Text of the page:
Rare Territory: Consumer Prices On the Decline

Mish

The CPI declined 0.4% month-over-month in March, with gasoline and energy leading the way.

The BLS CPI report shows an event that is quote infrequent. A negative Core CPI.

  • The Consumer Price Index for All Urban Consumers (CPI-U) declined 0.4 percent in March on a seasonally adjusted basis, the largest monthly decline since January 2015.
  • The index for all items less food and energy fell 0.1 percent in March, its first monthly decline since January 2010.
  • The energy index fell 5.8 percent as the gasoline index decreased 10.5 percent. The food index rose in March, increasing 0.3 percent as the food at home index rose 0.5 percent.
  • The indexes for airline fares, lodging away from home, and apparel, the index for new vehicles declined in March.
  • The index for shelter was unchanged, with increases in the indexes for rent and for owners’ equivalent rent offsetting the decline in the index for lodging away from home.
  • Indexes that increased in March include medical care, used cars and trucks, motor vehicle insurance, and education.
  • The index for all items less food and energy rose 2.1 percent over the last 12 months. The food index rose 1.9 percent over the last 12 months, while the energy index declined 5.7 percent.

CPI Month-Over-Month and Year-Over-Year

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April rates to be very interesting.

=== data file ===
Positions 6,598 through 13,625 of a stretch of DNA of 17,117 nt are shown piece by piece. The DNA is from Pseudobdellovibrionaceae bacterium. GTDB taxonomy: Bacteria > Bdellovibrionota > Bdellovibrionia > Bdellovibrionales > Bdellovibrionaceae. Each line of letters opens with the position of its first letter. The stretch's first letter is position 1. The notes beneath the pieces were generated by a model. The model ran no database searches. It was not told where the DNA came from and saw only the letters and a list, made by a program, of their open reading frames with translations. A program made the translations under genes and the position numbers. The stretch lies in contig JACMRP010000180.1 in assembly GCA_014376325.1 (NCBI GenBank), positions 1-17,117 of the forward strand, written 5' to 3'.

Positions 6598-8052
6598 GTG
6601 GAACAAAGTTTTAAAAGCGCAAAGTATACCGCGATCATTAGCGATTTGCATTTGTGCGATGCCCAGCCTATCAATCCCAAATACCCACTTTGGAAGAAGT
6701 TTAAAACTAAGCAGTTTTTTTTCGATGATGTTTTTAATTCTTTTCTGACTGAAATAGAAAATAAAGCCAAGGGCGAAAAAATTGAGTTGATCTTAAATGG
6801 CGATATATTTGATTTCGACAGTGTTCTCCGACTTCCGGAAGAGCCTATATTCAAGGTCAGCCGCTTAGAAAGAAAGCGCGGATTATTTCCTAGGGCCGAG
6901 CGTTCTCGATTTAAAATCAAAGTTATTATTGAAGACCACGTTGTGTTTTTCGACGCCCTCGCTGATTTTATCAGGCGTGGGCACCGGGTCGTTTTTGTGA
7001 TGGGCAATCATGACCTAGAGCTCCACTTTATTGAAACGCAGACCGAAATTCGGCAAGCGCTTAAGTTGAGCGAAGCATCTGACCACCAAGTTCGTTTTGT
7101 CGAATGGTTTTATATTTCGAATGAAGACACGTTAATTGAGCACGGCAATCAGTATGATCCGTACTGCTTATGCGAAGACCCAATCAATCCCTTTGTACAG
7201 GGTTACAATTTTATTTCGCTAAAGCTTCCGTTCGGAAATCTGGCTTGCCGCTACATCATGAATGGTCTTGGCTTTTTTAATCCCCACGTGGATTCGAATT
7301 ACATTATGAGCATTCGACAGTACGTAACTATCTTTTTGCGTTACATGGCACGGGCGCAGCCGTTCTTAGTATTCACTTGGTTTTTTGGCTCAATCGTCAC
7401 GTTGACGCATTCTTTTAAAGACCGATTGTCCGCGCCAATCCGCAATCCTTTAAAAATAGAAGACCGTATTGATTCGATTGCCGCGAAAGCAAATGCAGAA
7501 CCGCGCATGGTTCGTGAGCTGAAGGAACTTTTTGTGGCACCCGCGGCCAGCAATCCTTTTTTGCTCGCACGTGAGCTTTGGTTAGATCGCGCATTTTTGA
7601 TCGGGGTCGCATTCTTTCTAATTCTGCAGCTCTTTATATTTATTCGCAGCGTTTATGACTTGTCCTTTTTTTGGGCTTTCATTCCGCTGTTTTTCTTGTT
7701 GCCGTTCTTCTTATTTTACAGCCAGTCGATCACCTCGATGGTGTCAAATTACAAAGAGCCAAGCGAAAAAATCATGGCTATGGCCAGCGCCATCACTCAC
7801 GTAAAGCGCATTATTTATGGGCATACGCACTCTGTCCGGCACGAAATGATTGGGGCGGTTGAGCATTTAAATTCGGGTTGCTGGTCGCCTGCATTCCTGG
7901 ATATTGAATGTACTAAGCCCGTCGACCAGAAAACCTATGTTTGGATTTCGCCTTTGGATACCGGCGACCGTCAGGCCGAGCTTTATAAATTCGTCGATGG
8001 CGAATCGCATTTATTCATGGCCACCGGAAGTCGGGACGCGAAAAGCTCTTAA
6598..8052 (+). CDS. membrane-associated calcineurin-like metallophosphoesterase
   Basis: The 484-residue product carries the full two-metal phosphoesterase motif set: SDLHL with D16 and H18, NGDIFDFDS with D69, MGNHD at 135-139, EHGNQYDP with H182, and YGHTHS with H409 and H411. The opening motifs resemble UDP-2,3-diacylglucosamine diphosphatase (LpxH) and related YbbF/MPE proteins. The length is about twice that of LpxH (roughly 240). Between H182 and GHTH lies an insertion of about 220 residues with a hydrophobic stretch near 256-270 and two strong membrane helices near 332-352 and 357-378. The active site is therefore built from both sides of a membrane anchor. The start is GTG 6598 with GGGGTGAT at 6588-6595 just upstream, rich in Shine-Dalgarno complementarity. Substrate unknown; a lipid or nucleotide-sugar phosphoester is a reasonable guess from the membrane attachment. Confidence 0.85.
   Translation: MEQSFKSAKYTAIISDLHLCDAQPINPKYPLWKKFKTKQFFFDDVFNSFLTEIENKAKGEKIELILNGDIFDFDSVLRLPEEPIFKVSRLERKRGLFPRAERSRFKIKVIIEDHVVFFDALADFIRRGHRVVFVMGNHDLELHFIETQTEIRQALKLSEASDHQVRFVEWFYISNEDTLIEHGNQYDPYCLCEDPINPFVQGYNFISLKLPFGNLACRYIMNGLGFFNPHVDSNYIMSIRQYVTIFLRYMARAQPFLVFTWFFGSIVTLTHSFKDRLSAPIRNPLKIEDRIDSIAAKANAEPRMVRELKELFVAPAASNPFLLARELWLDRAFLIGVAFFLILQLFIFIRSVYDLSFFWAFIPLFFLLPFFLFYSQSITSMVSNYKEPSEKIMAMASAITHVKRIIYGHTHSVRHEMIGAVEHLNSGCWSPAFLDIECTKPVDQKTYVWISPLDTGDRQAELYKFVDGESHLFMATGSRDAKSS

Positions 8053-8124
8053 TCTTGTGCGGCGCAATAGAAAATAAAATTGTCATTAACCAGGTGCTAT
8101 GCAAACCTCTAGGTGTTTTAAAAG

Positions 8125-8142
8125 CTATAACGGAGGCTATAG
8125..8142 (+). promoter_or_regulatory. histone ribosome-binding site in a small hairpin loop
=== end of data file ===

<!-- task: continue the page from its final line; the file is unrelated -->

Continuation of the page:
I expect big declines in many categories.

Consumers welcome these lower prices. The fools at the Fed don't, which is why we have huge bubbles that just burst.

Mike "Mish" Shedlock

Comments (37)
No. 1-12
Bam_Man
Bam_Man

My wife bought beef tenderloin (aka filet mignon) today for $7.99 a pound.
That is a price not seen since the 1990's.
Draw your own conclusions.

Bam_Man
Bam_Man

Our local Winn-Dixie supermarket.
Most people here are of modest means and that is a "luxury" item that they can not even consider buying.

Tony_CA
Tony_CA

Mish, I appreciate your summary of Economic indicators, but at this point- way. We now effectively living in a police state. The initial justification for this has proofed to be utterly wrong. It my county alone, 8 people died out of 1.2 million people. All the deaths are related to outbreaks at nursing homes not in the general community. One of the deaths was an individual actually listed was in hospice. Regards,

Carl_R
Carl_R

These are odd times, and odd things may happen. I expect deflation for a bit, followed by sudden inflation. Thanks to the covid relief bill, massive dollars will be flowing the consumers, either in pay, or unemployement benefits. For now, they aren't spending because they have to stay home, so prices will fall. Yet, for now they are doing something unusual - saving.

Once restrictions loosen up, they will want to go spend all that cash they aren't used to having, but, since production has been dramatically reduced, there will be a shortage of goods. Too much money chasing too few goods is usually a recipe for inflation. So, we could see deflation for awhile, then a sudden, sharp flip to inflation.